Days Until Release: 10

Another excerpt, this time featuring the Gentleman from the title.

(c) Lila Dubois, 2013


There was a touch on his shoulder, and Oren looked up. Jo, a pretty, artsy woman with dark hair sporting one icy-blue stripe near the front, smiled at him. “I forgot to say hi. Hi, Oren.”

He chuckled. “Hello, Jo.”

“You don’t need to say hi. We see him every day.” Cali bitched from behind them.

“I’ve told you before, I’m sure they have medication for whatever’s wrong with you.” Jo returned to the couches, taking a seat next to Cali even as they continued sniping at each other.

“There’s nothing wrong with me.”

“Denial. A symptom, wouldn’t you agree, Oren?”

“Leave me out of this.”

“You’re getting bitchier as you get skinnier,” Cali told Jo.

“What can I say? Amazing sex burns calories.”

Oren had a very brief image of Jo having sex with her boyfriend—he was one of the monsters, but unlike the ones who were acting in the movie, Jo’s guy Tokaki turned into a massive white tiger almost as long as a freight car from the tip of his tail to his nose. The mental image of them having sex made hentai tentacle porn look tame.

“Jesus,” Oren murmured. He finally had the best shots cued up and in order. “Ready?” he asked over his shoulder.

“Yes—wait, there’s more people coming,” Jo said, ignoring Cali’s groan of frustration.

Though the dailies didn’t need to be seen by anyone but Cali and her assistant directors, as the production went on more department heads showed up every day. Some were just curious, he was sure, but others had realized that since the monsters wouldn’t adapt to the world they created the way animator-created computer monsters would, they had to pay more attention to what the actors looked like, how they moved and what fit their scale.

Pete Bierbaum, the special effects supervisor, was the first one in. He only recently lost his dazed look. In charge of all the real effects—things in the camera, such as blowing up cars—he’d been having a field day since he realized that if he wanted one of the actors to chuck a car across the road, he could just ask them to chuck a car across the road—no rigging, engineers or expense besides the car itself. This had more than doubled what he could do with his budget, and the man had developed a borderline obsession with having the monsters drop stuff from fifty feet up, just to watch it crash.

He was followed by the VFX supervisor. Visual effects were the big men and women on campus on most movies, and Catherine seemed at a bit of a loss as to what she’d be doing. They’d made a good choice in VFX—Catherine was good and creative. She’d take the footage, which was already amazing, and make it more so.

The location manager, Nell, took a seat on the floor by Jo, opening a binder and pointing to what were probably photos of upcoming locations. Jo was responsible for the overall look of the movie, and that meant she had to okay all locations. Since those locations also had to be cleared through the producers and Cali, the LM’s job was not one Oren envied.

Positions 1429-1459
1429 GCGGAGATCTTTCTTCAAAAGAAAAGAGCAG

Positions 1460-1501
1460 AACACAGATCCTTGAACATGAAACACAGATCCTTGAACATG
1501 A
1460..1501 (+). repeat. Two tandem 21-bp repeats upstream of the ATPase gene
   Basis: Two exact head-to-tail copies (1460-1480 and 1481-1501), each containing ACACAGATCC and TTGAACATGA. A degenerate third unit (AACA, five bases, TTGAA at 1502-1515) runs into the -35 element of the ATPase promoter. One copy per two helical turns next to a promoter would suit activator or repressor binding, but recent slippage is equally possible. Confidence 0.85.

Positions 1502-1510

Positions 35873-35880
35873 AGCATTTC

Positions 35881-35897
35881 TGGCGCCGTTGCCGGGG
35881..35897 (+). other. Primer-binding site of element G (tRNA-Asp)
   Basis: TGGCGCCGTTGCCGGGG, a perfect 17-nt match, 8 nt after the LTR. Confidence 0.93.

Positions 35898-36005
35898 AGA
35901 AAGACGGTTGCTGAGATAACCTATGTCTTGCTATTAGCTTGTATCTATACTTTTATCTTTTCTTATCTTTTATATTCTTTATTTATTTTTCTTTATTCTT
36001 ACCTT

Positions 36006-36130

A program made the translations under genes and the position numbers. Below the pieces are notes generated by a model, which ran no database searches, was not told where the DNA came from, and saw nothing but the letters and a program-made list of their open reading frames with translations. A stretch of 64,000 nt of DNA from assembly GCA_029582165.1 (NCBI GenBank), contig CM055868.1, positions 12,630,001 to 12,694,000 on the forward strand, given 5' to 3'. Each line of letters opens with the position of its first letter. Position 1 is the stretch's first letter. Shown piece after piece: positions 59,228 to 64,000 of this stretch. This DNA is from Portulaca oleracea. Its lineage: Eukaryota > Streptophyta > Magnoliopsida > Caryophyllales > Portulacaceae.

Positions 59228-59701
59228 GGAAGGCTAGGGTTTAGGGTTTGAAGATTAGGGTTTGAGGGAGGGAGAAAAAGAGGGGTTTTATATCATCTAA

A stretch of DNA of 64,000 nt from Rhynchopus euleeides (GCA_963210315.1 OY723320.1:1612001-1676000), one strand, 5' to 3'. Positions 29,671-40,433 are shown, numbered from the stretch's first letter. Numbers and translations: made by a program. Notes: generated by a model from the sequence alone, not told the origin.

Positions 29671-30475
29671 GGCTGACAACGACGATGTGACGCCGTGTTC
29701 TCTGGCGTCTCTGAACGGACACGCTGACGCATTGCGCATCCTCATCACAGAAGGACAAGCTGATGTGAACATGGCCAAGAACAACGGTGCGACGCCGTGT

More above-the-line people filtered in, including the assistant directors, casting director—who had to vet all principal actors to make sure they wouldn’t freak when they saw the monsters—special effects makeup and the director of photography, who was wearing a shirt that said Show Me Where to Point the Camera.

“Play it,” Cali demanded.

There was silence as the scenes played on the massive main monitor. The film was raw even though it was digital, with the scene timings and tags running along the bottom. The sound wasn’t fully synched yet, so not all the dialogue came through, but it was enough.

When it was done playing, Oren turned in his seat. He scanned the faces, seeing awe, shock, thoughtfulness and anxiety.

“It’s good.” The assembled group looked to the door, where Margo, one of the producers, stood. Her dark hair tumbled around her in waves and her ever-present clipboard rested on her hip. “Good job with the kiss. The stuff I saw last night was bad.”

“Don’t say bad,” Cali stood, wading through the group. “But yeah, it sucked. They worked it out.”

“Good job, everyone.” Margo nodded, then she and Cali left the room.

Little by little, the others filtered out, many stopping to chat or asking to see a particular scene. When they were gone, Oren leaned back in his chair. Checking his watch, he saw that it was just after two. He could drive an hour to his place in North Hollywood, get a few hours of sleep and then drive to set. Or he could just crash on one of the couches here.

Grabbing a pillow from a desk drawer, he ambled over to the couches. He’d forgotten how long the days were, how tiring and frustrating it could be.

He closed his eyes, a smile creeping over his face. It was good to be back.

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